Is your Online Video Compliant to FCC Mandates?
Nowadays television programs are no longer restricted only to TV channels, it is easily available online through several web channels. Federal Communications Commission (FCC) has successfully established captioning rules for all video programing distributors such as cable, satellite and other services. Online video programs are generally categorized as IP-delivered content. As per Federal Communications Commission (FCC) standards, all such content should be closed captioned, if being previously broadcasted on TV. However, this is not applicable to videos publicized only on the Internet. FCC continues to advocate the following rules for online video captioning:
Four Major Quality Standards
- Accuracy : FCC has a clear set of rules when it comes to accuracy. First and foremost, no paraphrasing is permitted while captioning an online video/TV program. Captions should ideally reflect the speaker’s exact dialogues and to be rendered with precise spelling, punctuation, and grammar. The original intention and tone of the speaker must be retained for your video to be compliant to FCC standards for accessibility.
- Time Synchronicity : As the name suggests, captions should be synchronized with the time of the dialogue delivered. Captions should perfectly align with the spoken words so as to make it more appealing to the viewers. The scrolling pace of the captions also must be standardized (giving enough time for the viewers to read)
- Content Completeness : If ever using closed captions for your video, keep in mind to include them from start to finish. It is against the rule to pause the usage of captions in between the video. This further, can put your video at risk for not being compliant with FCC rules for accessibility.
- Placement : The positioning of captions also has a certain rule. Captions must be placed on the screen in such a way that it does not block the images or other vital info. Legible font size is advisable for easy access to your videos.
At Vanan Captioning, our closed captions are submissive to the quality standards set by the FCC for accuracy, time synchronicity, content completeness, and placement.
American Disabilities Act (ADA) Compliance
Ready to reduce the video accessibility gap?
When passed in 1990, ADA was initially intended to assist disabled individuals with physical structures such as special ramps in buildings for handicapped, informational signage in Braille, etc. But with the advent of the Internet, this act has become applicable to the media world as well. This act directs to provide closed captions for the video to be made comprehensive to anyone with a disability. Furthermore, ADA doesn’t accommodate any specifications for online video captioning. But in 2012, Netflix with around 20 million subscribers had begun to caption 100 percent of its videos after being charged for not offering closed captions for their videos. As per ADA standards, closed captions are required for:
- Public entities: Closed captions must be used for videos that are being used for both internal and external communication. It is extended to the services of both state and local governments.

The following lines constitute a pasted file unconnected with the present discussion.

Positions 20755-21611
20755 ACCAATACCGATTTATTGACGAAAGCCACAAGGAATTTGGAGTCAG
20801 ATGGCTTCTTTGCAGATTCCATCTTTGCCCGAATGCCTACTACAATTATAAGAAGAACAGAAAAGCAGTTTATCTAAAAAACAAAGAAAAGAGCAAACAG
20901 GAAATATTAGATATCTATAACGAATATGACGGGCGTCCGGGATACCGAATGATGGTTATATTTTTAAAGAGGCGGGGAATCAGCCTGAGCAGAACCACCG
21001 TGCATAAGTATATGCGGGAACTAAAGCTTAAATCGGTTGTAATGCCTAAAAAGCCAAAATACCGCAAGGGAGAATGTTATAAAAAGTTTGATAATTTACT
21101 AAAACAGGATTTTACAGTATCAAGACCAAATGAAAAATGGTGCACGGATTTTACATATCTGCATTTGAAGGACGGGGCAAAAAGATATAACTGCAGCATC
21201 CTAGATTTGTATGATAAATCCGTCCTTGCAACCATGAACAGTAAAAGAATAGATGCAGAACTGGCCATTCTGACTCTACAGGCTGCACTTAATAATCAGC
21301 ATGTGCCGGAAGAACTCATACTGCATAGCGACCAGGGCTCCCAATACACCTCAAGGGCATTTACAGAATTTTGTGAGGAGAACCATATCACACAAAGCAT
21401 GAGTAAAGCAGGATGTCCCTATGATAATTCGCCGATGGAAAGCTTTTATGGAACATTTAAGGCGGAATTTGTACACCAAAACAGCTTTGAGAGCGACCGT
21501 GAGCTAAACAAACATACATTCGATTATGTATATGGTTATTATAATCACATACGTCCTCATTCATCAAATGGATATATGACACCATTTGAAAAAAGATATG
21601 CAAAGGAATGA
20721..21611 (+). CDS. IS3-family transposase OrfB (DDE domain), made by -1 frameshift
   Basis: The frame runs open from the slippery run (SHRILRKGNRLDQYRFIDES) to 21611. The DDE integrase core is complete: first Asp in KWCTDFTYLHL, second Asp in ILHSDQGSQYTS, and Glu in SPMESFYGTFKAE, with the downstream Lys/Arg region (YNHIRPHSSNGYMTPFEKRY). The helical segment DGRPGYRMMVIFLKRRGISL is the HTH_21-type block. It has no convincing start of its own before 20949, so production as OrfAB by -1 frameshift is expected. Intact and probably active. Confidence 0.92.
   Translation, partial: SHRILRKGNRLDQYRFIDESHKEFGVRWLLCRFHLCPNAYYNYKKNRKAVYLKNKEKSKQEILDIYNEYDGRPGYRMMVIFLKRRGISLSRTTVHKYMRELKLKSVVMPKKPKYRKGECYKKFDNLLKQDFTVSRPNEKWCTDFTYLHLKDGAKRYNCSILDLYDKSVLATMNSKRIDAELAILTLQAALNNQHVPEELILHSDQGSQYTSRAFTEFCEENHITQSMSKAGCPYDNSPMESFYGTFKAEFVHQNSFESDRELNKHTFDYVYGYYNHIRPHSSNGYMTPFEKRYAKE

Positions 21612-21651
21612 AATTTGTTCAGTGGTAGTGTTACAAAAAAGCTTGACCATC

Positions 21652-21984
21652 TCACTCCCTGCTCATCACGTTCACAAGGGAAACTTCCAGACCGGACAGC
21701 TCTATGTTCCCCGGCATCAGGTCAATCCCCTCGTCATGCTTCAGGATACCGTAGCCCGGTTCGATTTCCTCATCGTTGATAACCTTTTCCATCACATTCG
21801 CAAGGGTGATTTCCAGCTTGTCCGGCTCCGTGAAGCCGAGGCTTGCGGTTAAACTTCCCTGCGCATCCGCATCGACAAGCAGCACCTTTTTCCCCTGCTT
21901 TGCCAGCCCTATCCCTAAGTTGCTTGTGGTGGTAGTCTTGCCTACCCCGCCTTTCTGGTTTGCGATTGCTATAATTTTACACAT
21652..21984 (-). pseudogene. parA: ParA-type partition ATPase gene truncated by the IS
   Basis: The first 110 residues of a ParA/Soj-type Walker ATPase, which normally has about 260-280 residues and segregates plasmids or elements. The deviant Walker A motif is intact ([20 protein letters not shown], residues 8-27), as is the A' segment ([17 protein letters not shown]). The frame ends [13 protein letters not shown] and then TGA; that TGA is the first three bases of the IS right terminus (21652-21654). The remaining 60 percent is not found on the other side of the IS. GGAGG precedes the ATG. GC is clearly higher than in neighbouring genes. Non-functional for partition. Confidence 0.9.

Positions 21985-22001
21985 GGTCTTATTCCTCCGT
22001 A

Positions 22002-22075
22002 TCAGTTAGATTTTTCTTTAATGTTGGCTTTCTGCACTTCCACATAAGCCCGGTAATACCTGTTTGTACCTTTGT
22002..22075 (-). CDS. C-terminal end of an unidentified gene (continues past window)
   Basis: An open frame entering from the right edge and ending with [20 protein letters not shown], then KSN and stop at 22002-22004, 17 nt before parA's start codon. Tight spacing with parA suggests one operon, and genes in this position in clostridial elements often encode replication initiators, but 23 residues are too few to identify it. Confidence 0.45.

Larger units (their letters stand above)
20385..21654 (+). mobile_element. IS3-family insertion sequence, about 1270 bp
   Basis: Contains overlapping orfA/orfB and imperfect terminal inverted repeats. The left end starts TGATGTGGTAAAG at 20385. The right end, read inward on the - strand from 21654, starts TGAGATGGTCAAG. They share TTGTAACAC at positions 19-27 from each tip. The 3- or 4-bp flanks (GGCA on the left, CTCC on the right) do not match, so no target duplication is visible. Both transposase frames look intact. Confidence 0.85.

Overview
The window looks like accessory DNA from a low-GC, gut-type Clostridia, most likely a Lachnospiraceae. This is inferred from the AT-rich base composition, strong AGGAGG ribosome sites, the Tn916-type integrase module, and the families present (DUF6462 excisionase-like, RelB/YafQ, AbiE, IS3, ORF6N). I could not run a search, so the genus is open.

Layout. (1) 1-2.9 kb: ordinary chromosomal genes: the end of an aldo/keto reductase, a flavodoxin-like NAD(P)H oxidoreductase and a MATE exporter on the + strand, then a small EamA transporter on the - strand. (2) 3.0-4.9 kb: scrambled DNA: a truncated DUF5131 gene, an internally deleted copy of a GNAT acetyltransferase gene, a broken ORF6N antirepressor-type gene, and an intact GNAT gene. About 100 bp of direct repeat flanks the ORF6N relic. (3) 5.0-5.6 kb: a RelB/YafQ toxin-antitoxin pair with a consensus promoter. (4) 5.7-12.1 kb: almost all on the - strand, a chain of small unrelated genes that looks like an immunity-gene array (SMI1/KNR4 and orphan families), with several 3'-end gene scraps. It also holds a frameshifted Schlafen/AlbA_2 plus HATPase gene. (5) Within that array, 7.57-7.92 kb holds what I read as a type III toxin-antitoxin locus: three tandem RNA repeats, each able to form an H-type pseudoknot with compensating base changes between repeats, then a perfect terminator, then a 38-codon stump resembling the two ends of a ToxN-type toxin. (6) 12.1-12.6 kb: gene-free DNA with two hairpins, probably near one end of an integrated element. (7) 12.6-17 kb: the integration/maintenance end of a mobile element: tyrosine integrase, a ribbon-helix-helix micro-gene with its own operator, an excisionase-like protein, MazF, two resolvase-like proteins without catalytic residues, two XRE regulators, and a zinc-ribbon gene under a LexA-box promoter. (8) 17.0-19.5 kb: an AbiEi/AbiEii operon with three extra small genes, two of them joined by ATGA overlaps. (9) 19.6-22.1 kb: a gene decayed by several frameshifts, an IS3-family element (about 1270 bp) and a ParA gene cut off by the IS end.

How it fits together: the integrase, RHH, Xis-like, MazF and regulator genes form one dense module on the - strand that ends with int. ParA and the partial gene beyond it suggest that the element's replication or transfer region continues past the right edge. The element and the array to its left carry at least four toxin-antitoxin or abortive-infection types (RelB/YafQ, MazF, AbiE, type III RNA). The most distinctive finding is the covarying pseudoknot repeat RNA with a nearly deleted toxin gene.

- Locations where public assemblies: Closed captions are considered to be a necessity in places of public accommodation. This rule is exempted to religious institutions and private clubs.
In addition, have a look at some of the major captioning standards making it compliant to ADA benchmarks.
- Captions should be shown within 3 lines on the screen and also must be viewable for 3 to 7 seconds.
- Captions should be accurately time-synched to the video
- 99% precise spelling, tone, slang, and punctuations
- Captions should use both upper- and lower-case letters
- Non-speech sounds and gestures should be captioned and should be shown in square brackets. For instance [panting], [sad], [laughter], etc.
Improved Education for the Disabled Made Possible
In recent years, there has been an increase in the use of web and digital materials for academic purposes. But are these educational resources addressing the needs of individuals with disability? In order to tackle such issues, the National Center on Disability and Access to Education (NCDAE) has developed a set of rules to create accessible content. Here is a sneak peek to the common instructions to develop content with universal access.
- Legible writing method should be advocated : It is advisable to use simple language to portray your idea/thought. Always double check spelling, grammar and the readability of your content. Refrain from using complex language (jargon, abbreviations, etc.) that might confuse the reader. Also, the usage of ‘ALL CAPS’ should be strictly avoided as it makes the text hard to read.
- Videos and live audios must have captions :NCDAE makes it mandatory that all educational videos must either be captioned or provided with transcripts to assist the deaf and hard-of-hearing community. Captions used must be perfectly aligned to the text in the video.
- Follow a good semantic structure for your document : It is ideal to start your document with a proper title. The rule suggests that true headings must be used for an organized content. For instance, if the document starts with a first-level heading (H1), it should always follow a second-level heading (H2) and not skip any levels. Always use a true bulleted list rather than using normal numbering or symbols. For long documents, NCDAE recommends providing a separate table of contents.